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Remarks of Senator John F. Kennedy, War Memorial Auditorium Steps, Nashville, TN

September 21, 1960

Senator KENNEDY. Governor Ellington, Senator Gore, Mrs. Kefauver, former distinguished Governors of the State of Tennessee, Congressman Loser, distinguished guests, ladies, and gentlemen, I come from Massachusetts which is over 2,000 miles away, but no Democrat who comes to Tennessee, the State of Andrew Jackson, comes as a Stranger. [Applause.] I don't know whether those two signs hanging on that hotel mean anything, but we will settle for that big a majority next November 8. [Laughter and applause.]

I am grateful for all of you being kind enough to come here today and greet us. I am grateful to your distinguished Governor who was a loyal supporter of Senator Johnson before the convention, and who has given equal support and equal friendship to a ticket of Johnson and Kennedy after the convention [applause], to Albert Gore and Estes Kefauver, who have spoken for the interests of this State and the country, and who speak now as Democrats who believe in a national Democratic Party. [Applause.]

I come here to Tennessee, which helped start the Democratic Party. I come here to the home of Andrew Jackson, and I ask Tennessee to come back home. I ask you to. [Applause.] This State and this country have seen in the last 8 years you cannot live in the Tennessee Valley and say that it does not make any difference which party is in control of the Government; you cannot live in this valley, which was built by the people of this area and the Democrats, and say that a Government which has made a boast of no new starts is good enough for the 1960's. [Applause.]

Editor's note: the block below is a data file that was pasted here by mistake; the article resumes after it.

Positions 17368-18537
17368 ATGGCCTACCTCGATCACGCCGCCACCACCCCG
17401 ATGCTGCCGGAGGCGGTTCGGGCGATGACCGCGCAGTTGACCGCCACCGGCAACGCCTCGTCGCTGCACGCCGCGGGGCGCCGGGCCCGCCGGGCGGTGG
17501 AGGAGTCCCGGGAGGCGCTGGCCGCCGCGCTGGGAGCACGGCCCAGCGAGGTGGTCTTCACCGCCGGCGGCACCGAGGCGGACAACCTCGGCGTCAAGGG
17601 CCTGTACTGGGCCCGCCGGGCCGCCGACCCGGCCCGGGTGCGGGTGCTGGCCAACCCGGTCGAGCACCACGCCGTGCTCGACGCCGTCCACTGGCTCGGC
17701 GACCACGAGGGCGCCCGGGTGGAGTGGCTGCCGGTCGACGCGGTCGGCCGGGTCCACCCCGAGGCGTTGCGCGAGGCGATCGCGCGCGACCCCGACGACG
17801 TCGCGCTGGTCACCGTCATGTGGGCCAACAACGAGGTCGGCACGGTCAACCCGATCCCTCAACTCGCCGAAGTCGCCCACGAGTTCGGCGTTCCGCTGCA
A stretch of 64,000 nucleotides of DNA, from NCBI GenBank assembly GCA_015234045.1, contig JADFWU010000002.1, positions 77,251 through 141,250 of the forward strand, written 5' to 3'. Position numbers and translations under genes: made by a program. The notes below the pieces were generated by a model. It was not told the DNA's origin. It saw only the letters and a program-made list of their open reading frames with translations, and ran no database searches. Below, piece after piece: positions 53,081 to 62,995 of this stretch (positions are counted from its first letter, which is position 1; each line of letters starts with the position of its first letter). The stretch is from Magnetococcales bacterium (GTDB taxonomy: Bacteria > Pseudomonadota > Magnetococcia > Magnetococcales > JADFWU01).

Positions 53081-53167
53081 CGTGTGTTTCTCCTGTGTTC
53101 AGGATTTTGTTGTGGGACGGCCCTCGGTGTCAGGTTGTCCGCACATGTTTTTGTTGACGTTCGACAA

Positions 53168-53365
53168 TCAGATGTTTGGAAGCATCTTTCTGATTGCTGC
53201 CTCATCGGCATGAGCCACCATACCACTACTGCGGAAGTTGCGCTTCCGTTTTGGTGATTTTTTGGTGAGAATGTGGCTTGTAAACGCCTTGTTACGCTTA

Andrew Jackson in 1812 sent out a notice to the people of this State which was answered on that occasion and in that statement he said, "We are freeborn sons. We are going to fight for the reestablishment of the national character." We are going to fight for the reestablishment of the national strength. [Applause.]

Mr. Nixon said yesterday that the members of the Democratic Party should not go around the country saying the country is weak because it will give Mr. Khrushchev encouragement. I want to make it clear that nothing that I am saying will give Mr. Khrushchev the slightest encouragement. [Applause.] He is encouraged enough as he stands 90 miles off the coast of the United States.

I propose to discourage him. I propose that when the Democratic Party assumes its control in November that we rebuild our national strength and vitality. [Applause.] The most ominous sound that Mr. Khrushchev can hear this week is not in the debates of the United Nations, but a sound of the United States on the move again, of a country ready to move. [Applause.]

I am not satisfied to see a Communist satellite 90 miles off the coast of Florida, 8 minutes by jet. Those who say that they will stand up to Khrushchev have not demonstrated any ability to stand up to Mr. Castro. [Applause.]